And Adonai passed before [Moses] and proclaimed (Exodus 34:6). R. Yochanan said, “Had not Torah written this, it would be impossible to say this. This teaches that the Holy One of Blessing wrapped himself [in a tallit, prayer shawl] like a prayer leader and demonstrated to Moses the order of prayer. [God] said to him, ‘Any time that Israel sins, let them perform this order of prayer before Me and I will forgive them.’”
Adonai! Adonai! (Exodus 34:6) I am [God] before a person sins, and I am [God] after a person sins and repents.
In TMT #54 we examined the Gemara immediately preceding the passage above. There, three rabbis cited three biblical verses that they interpret to prove God’s desire to act out of loving kindness rather than stern justice. God prefers mercy and forgiveness to judgement and punishment. The third verse cited is Exodus 34:6-7 which expresses what has come to be known as the Thirteen Attributes of God: Adonai passed before [Moses] and proclaimed: Adonai! Adonai! A God compassionate and gracious, slow to anger, abounding in kindness and faithfulness, extending kindness to the thousandth generation, forgiving iniquity, transgression, and sin; yet [God] does not remit all punishment, but visits the iniquity of parents upon children and children’s children, upon the third and fourth generations.
The first set of attributes (prior to the semi-colon) are those we associate with a loving, merciful, and forgiving God; the second set are those of a stern judge who meets out punishment. In TMT #54, the Rabbis seek to reconcile these seemingly opposing aspects of the Divine personality and temperament by saying that God initially sits on the Throne of Justice, but then moves to the Throne of Mercy because God desires to forgive us. In this week’s passage above (which follows last week’s passage in the Gemara) the Rabbis interpret the opening words of Exodus 34:6.
According to the Torah, “Adonai passed before [Moses]…” prior to reciting the Thirteen Attributes. The expression “passed before” is also how the Rabbis describe a shaliach tzibbur (public prayer leader), who is said to “pass before” the ark. This provides a linguistic opening for the Rabbis to envision God as acting the part of a shaliach tzibbur in order to teach Moses how to lead the community in prayer whenever they have sinned and are in need of forgiveness. Given the verses’ context in the Torah—Moses has ascended Mount Sinai to receive the Torah a second time, following the incident of the Golden Calf—this is a touching interpretation. God nearly wiped out the Israelites after they worshiped the Golden Calf; the Rabbis’ contention that God now teaches Moses how to invoke divine forgiveness bespeaks just how desperately God wants to forgive those who sin, even when the sin is idolatry.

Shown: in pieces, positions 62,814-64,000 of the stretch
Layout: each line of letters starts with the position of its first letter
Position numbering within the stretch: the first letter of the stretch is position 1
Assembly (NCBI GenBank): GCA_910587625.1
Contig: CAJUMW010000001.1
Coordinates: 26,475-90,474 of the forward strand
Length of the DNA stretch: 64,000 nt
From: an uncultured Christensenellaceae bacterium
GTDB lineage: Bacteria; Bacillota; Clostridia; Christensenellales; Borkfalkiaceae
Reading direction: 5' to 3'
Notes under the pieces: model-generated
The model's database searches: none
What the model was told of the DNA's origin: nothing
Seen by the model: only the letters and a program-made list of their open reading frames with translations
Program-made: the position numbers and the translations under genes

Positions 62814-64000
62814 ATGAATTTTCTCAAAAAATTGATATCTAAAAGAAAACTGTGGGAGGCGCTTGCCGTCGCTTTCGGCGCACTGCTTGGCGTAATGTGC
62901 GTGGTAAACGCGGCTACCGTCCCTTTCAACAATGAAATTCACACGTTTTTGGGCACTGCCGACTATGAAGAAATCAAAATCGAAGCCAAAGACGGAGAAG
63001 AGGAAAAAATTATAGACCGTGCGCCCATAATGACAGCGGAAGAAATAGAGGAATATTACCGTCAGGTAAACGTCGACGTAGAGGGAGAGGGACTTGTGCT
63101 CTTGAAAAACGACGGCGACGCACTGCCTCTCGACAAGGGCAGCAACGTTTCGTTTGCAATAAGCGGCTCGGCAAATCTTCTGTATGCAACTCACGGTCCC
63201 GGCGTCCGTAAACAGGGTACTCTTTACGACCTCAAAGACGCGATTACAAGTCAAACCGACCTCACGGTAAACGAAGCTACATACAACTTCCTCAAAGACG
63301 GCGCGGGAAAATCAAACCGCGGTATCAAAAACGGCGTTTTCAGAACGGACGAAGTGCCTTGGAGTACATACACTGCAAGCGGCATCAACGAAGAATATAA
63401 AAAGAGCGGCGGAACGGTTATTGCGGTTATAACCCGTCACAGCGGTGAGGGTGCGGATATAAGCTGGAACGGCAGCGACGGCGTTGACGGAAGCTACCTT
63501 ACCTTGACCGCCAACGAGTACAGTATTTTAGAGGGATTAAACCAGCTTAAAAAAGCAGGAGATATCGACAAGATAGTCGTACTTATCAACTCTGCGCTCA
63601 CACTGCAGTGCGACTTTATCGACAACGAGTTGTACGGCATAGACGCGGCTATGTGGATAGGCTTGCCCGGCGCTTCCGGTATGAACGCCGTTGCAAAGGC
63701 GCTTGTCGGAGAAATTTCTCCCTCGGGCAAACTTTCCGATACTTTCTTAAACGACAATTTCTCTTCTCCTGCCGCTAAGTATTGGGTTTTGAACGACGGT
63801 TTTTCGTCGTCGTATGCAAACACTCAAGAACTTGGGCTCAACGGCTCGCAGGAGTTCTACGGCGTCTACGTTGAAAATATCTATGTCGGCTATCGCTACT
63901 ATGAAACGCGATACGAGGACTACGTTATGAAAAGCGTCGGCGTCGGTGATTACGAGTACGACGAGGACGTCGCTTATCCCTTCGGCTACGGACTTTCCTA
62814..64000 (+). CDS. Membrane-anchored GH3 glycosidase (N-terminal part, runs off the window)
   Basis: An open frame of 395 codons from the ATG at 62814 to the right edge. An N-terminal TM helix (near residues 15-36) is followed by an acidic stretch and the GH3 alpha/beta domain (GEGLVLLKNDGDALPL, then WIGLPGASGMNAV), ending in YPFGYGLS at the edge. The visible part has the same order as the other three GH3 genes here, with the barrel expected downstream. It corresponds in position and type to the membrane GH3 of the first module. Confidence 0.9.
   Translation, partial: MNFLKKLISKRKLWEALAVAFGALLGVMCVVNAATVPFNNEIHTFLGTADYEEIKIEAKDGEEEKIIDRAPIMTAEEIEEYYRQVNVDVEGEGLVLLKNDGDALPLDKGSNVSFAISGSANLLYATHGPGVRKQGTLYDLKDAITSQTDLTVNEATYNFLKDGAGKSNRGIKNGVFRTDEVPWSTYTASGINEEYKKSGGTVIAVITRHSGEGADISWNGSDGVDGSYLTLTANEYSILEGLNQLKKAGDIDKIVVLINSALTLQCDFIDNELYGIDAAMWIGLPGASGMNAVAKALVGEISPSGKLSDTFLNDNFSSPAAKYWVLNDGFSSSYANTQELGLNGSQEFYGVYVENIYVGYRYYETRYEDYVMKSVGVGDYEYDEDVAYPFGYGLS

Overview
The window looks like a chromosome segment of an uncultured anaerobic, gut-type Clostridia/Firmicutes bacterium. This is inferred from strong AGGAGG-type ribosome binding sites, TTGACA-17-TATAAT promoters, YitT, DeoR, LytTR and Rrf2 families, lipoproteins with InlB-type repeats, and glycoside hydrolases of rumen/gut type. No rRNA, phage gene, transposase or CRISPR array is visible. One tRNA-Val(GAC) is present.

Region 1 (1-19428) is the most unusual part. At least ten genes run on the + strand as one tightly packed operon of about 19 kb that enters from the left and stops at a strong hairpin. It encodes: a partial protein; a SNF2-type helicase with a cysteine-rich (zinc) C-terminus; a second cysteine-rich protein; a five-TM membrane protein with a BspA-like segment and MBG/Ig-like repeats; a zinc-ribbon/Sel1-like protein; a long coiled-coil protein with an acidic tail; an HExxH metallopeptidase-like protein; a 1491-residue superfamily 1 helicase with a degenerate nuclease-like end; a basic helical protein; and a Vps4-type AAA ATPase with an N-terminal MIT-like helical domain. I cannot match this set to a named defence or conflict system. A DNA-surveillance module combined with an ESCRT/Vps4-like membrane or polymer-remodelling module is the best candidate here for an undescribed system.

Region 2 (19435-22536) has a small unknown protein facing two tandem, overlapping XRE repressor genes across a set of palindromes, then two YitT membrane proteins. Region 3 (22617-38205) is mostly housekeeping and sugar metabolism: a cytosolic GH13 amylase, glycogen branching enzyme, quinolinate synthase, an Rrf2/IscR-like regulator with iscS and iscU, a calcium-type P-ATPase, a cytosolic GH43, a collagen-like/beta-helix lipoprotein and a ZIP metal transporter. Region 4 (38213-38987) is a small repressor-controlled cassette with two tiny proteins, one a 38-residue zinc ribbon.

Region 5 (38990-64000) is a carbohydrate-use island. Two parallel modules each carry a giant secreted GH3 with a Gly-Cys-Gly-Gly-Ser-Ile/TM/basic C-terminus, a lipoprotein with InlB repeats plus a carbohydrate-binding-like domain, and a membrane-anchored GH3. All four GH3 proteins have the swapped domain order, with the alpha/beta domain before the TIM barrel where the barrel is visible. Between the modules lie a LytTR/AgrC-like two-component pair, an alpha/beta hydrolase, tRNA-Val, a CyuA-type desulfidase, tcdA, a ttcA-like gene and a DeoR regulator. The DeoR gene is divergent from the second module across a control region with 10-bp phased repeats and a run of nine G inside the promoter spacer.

As the Rabbis imagine the scene, so keenly does God wish to be able to pardon the Israelites, that God dons a tallit and demonstrates to Moses how to pray and what to say to illicit God’s compassionate forgiveness. This highly anthropomorphic image of God—in human form wrapped in a tallit—appears to have caused some discomfort, which is reflected in R. Yochanan’s defensive contention that Torah itself makes the claim that God personally tutored Moses. Otherwise, R. Yochanan contends, no one would dare to say such a thing about God!
The Rabbis next interpret, Adonai! Adonai! (Exodus 34:6). Why is God’s Name doubled in the verse? They explain that the first iteration of “Adonai” applies to our relationship with God prior to violating the covenant; the second “Adonai” affirms our relationship with God after we have sinned. While we might well fear that sin distances us from God, in reality God remains very much concerned about us and attached to us regardless of our behavior. No doubt this interpretation was meant to be a reassuring message to people that even if they felt they had strayed far from God and violated serious dictates of the covenant, God remains in relationship with them and welcomes their teshuvah (repentance and return) at any time. God’s love and connection are eternal and unconditional. Teshuvah (repentance) is easier when one knows that God will receive it favorably.
QUESTIONS TO CONSIDER AND DISCUSS
- The image of God as a prayer leader wrapped in a tallit raises the question of how we imagine and speak about God. On Rosh Hashanah, just one week away, we will deploy numerous images of God, chief among them “Father/Parent and Ruler” (Avinu malkeinu). Throughout the High Holy Day season, we will add many more vivid metaphors, including God as Shepherd, Potter, Lover, Friend. Which of these metaphors help you in thinking about your relationship with God? Are any of them a hindrance? Why?
- The Talmud seems to be saying that if we go through certain motions—specifically, the recitation of prescribed prayers—God will (automatically?) forgive. Where is teshuvah (repentance) in this process? (See the baraita below, which appears on the same page of Talmud as our passage.) Does the recital require or inspire a certain state of mind? Or is it a workaround to genuine teshuvah?
- How do you use the prayers, music, scriptural readings, and the atmosphere of the High Holy Days to help you do teshuvah (repentance)?
They challenged this [from a baraita]: If one repents between [Rosh Hashanah and Yom Kippur], he is pardoned. If he did not repent between [Rosh Hashanah and Yom Kippur], even if he brought all the rams of Nevayot [the finest rams; see Isaiah 60:7] that exist [as offerings] he is not pardoned. (Rosh Hashanah 17b)
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